If you are a fan of the Washington Huskies, you are a jubilant bunch with an eye towards the future as your favorite school jumped back into the national spotlight with a thorough beating of the Stanford Cardinal.
If you are a fan of the Cardinal, it was probably one of the hardest three hours of football to watch in the past decade as your beloved Stanford was chewed up and spit out in the Pacific Northwest.
Since this a report card and analysis for the Cardinal, be forewarned that these grades would grant a quick exit from the prestigious university quick, fast, and in a hurry.
QB Ryan Burns was downright awful on Friday night under the bright lights of Husky stadium, but not a total failure. The play of the offensive line made Burns have to make quick decisions, and Burns was thrashed around the pocket from the opening whistle. Teams are quickly figuring out that the young QB tends to stare down his receivers all the time, and makes poor decisions when under duress. QB Keller Chryst did not play bad in limited garbage time, and seemed to be moving the offense on his drive in the first half until the miscommunication with his center caused a turnover on downs or this may have been a better grade.
The hopes for the Heisman for Christian McCaffrey may have been dashed due to the poor play upfront and caused the Junior RB to only gain 49 yards on 12 carries. McCaffrey could not seem to break out at all, and when the Cardinal got behind, the game plan changed and McCaffrey was no longer the focal point. McCaffrey will be only as successful as the teammates that allow him to use his talents.
The WRs were the lone bright spot for the Cardinal on Friday night. When they were finally able to make plays, JJ Arcega-Whiteside and Trenton Irwin made some solid grabs on throws that were not exactly made to perfection. The Cardinal were forced to become a team on offense that they are not accustomed to at this point, and they relied upon a passing game that has been relatively silent to start the season. Folks have to remember, it takes two parts for a successful passing attack – a decent pass and catching the ball. Catching the ball was not the issue.
Offensive Line/TE: F
If there were a lower grade than “F”, it would belong to the Offensive Line. To say they were horrid is an unjust description of the word horrid. They were terrible, and could not block anyone on Friday night. There are vines out right now showing how bad Tackles Casey Tucker and AT Hall played; one vine from Brian M. Floyd that will live on in infamy and will follow Tucker for the rest of his playing days. https://vine.co/v/5rYTg1L9mha.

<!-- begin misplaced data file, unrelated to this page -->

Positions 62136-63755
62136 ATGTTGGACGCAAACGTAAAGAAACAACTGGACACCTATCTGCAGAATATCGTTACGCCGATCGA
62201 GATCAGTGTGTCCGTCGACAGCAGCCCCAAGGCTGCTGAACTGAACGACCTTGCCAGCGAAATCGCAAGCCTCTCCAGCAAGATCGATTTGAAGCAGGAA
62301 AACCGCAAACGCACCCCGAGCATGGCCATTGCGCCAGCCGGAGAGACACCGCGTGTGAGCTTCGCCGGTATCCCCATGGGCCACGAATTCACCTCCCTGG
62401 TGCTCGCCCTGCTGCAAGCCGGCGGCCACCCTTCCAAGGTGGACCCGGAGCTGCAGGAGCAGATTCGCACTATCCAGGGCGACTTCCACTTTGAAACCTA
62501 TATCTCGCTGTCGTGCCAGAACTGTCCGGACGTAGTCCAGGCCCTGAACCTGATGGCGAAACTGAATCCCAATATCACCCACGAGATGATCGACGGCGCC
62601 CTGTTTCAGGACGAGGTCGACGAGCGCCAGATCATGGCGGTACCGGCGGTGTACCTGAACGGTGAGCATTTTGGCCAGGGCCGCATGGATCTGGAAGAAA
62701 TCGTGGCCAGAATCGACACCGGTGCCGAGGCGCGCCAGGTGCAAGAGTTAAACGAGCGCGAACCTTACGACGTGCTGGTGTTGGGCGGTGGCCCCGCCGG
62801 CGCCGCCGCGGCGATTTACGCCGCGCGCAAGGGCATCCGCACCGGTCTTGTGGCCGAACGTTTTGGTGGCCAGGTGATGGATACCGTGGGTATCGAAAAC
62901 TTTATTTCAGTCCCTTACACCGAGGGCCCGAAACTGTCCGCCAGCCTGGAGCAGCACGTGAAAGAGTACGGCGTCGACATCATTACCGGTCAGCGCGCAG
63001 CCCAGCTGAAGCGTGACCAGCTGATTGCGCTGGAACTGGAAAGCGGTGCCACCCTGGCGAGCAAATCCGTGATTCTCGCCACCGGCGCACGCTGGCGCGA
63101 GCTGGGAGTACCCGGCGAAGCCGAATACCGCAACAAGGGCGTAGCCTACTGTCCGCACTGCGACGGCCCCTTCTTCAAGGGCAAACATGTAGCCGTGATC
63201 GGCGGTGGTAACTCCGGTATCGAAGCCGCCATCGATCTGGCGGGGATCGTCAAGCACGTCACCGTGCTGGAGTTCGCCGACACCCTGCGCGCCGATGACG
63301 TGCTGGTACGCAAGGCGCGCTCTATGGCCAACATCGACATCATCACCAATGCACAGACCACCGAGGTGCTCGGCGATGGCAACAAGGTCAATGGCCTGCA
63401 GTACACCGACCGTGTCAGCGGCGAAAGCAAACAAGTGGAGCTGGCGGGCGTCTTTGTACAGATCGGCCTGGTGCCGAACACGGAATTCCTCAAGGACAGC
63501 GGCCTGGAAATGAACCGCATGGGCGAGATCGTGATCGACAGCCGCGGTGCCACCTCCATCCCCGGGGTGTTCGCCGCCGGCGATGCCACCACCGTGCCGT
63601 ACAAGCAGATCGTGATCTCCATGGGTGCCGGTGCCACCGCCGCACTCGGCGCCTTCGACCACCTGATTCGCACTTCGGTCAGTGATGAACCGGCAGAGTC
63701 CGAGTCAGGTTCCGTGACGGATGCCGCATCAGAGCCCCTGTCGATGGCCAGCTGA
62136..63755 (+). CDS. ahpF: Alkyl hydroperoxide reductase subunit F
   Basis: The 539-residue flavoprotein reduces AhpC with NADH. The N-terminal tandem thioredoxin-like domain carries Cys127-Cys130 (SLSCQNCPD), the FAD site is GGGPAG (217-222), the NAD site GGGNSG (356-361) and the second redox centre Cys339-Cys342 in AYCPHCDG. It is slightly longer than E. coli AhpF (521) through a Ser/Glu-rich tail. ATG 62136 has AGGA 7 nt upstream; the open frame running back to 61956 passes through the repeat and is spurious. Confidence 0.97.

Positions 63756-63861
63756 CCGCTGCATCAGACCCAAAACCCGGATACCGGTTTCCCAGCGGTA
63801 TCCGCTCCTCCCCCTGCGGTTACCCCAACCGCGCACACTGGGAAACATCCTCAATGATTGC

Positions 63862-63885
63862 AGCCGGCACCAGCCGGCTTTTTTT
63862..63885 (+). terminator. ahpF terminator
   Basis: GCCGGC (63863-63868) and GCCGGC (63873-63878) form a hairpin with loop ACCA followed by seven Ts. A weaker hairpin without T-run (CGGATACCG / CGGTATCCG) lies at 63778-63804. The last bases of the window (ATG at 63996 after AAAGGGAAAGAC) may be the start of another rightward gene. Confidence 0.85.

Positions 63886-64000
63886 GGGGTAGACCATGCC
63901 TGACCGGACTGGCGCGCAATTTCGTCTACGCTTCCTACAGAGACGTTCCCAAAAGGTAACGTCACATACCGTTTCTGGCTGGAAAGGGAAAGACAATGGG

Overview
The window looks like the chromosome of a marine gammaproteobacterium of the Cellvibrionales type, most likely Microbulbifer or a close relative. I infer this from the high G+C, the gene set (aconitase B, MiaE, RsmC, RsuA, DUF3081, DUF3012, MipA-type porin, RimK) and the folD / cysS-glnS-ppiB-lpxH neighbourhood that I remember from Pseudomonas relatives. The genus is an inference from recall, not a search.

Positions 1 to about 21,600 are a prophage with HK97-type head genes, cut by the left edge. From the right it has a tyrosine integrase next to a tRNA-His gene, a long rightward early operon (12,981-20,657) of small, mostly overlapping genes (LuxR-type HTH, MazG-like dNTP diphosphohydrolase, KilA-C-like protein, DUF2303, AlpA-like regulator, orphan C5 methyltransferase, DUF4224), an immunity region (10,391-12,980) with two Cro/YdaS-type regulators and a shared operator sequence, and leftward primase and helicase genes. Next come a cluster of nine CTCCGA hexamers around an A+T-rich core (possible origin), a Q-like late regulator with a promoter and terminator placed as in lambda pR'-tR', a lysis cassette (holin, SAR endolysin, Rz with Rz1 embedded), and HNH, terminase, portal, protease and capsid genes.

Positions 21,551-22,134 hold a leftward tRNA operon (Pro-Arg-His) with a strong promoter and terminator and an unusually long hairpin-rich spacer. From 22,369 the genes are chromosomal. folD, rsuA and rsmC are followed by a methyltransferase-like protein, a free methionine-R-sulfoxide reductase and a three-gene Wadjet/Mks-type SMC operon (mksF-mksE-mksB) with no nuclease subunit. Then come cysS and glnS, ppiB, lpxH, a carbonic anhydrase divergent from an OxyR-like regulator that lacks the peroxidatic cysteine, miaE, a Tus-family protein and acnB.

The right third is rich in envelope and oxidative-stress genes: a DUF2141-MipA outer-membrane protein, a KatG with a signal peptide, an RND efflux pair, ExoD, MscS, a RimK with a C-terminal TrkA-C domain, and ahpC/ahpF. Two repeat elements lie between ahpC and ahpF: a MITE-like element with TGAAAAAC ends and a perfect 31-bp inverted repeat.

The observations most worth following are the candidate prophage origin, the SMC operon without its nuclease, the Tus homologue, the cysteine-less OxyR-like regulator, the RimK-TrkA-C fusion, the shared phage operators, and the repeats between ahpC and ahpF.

The Cardinal will have to quickly decide that if this group is not working, then the pieces will need to be moved around or Christian McCaffrey and the rest of the skill players will be non-existent.
Defensive Line: D-
The Defensive Line for the Cardinal had been the strength of the team in the first few weeks, and then in Seattle had zero impact on the game. Solomon Thomas and Harrison Phillips were handled via a simple zone-blocking scheme, and there was zero pass rush on the Huskies throughout the game. Not only that there was no rush, the Huskies ran the ball with tremendous efficiency. For the Cardinal to be successful, this unit has to be on their game – on Friday, they were non-existent.
Too many times where the Cardinal were caught off guard with the Huskies rush attack, and the LBs were easily blocked occurred on Friday night. The LBs for the Cardinal are truly a work in progress, but there is no reason to allow a team 214 yards on the ground. The LB corps needs to step up their game quickly as the opposing teams on the horizon all have high-powered offenses.
The Cardinal Secondary was a wounded animal, and they were exposed on Friday night. Two starters were out, and the back-ups were absolutely torched in the game. The Secondary for the Cardinal, when healthy, is the strength of the defense; but the injury bug exposed a weakness on the Cardinal Defense, and will hopefully get their top two starters back before playing the air raid offense next weekend.
Special Teams: D
The special teams were terrible on Friday night with a muffed punt return opportunity and a sub-par punting game. Communication on the punt return team was at an all-time ugly when Safety Ben Edwards touched a punt that he had no business being around the ball. Christian McCaffrey did get a solid return of 57 yards, and Punter Jake Bailey did hit one punt 54 yards, but the rest of the night will make Stanford Special Teams Coach Pete Alamar cringe.
We all come to expect a lot from Head Coach David Shaw, and he expects a lot from his team. In occasions where the game seems to be going a different way, it’s ok to go with the flow and make changes. Coach Shaw did not do that in this game. He allowed for the Huskies to run away with it, and really did not make any drastic changes. Was this his point, or was it the fact that the Cardinal were just outplayed in every facet of the game, including coaching.
This is a harsh grade, but many fans will agree that Stanford failed in almost every facet of the game on Friday night. They were out-muscled, out-hustled, and were just downright thoroughly drubbed by the Washington Huskies. Was it because the Cardinal played on a short week, and down several key players due to injury? Perhaps. Was it the fact that they were exposed in several areas that need work immediately? Most definitely. The Cardinal will need to regroup quickly, and decide is this just a hiccup in the road, or will this game define their season.